Go Back to School With Linux: Part One
Back-to-school time is right around the corner and computers are on the top of most students' lists of things they want or need in time for the first day of class. Of course, there's no reason to drop a ton of cash on expensive software when open source versions work just as well or better. In fact, unlike commercial operating systems from Microsoft or Apple, some Linux distributions have entire versions or application bundles dedicated just to users in educational settings.
This week, I'm going to take a look at three of the most popular open source software bundles created just for student and classroom use. First up, Ubuntu Education Edition, better known as Edubuntu.
Edubuntu is an application bundle designed to overlay your existing Ubuntu desktop. Installation is a piece of cake, simply download the educational addon .iso file and burn it to a writeable CD, or open it via Ubuntu's Add/Remove Applications option found under the Applications tab.
There are four different app bundles to choose from, depending on the age level of the user: Tertiary for university-level students, Secondary for 13-18 year-olds, Primary for 6-12 year-olds, and Preschool for the five and under set. Alternatively, you can download the complete educational desktop and receive all four bundles at once.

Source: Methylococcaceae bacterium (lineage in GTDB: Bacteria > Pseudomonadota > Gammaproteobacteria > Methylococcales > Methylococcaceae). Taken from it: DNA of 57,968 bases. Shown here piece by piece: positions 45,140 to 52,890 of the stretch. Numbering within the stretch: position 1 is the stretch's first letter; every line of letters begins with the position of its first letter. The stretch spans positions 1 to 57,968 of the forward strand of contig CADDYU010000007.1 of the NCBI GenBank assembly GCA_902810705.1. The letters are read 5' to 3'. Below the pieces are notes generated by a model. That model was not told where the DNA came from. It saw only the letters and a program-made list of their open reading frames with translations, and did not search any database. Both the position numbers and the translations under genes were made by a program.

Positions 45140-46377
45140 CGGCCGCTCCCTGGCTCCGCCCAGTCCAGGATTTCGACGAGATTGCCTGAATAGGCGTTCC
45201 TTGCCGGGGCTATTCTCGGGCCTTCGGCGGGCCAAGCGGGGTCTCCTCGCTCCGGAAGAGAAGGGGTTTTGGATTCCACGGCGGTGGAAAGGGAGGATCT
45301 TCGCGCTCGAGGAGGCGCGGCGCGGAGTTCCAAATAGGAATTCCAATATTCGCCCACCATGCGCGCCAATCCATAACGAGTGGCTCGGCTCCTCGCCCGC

Kubuntu users have their own educational desktop too, though not all its components are KDE-based.
There's even a suite of educational games called GCompris designed to build language, math, and reading skills in small children.
Edubuntu comes loaded with software apps for virtually any need a student may have throughout the school year. The Open Office suite of word processing, spreadsheet, and database apps are perfect for putting together reports and presentations, while apps like Totem and Kino are great for watching and editing videos.
Where Edubuntu really shines are its batch of science and math apps. A desktop planetarium, periodic table application, mathematical equation plotter, and percentage calculator are but a few of the options students have at their fingertips to help learn, practice, and drill math and science facts.
Edubuntu is a terrific open source application bundle for all ages of students with all levels of computer experience. It's approachable without being overly simplified, and engaging enough that it will even appeal to kids used to the all the bells and whistles of today's XBoxs and GameBoys.
Don't forget to check back later this week when I take a look at more open source educational software for students and classrooms.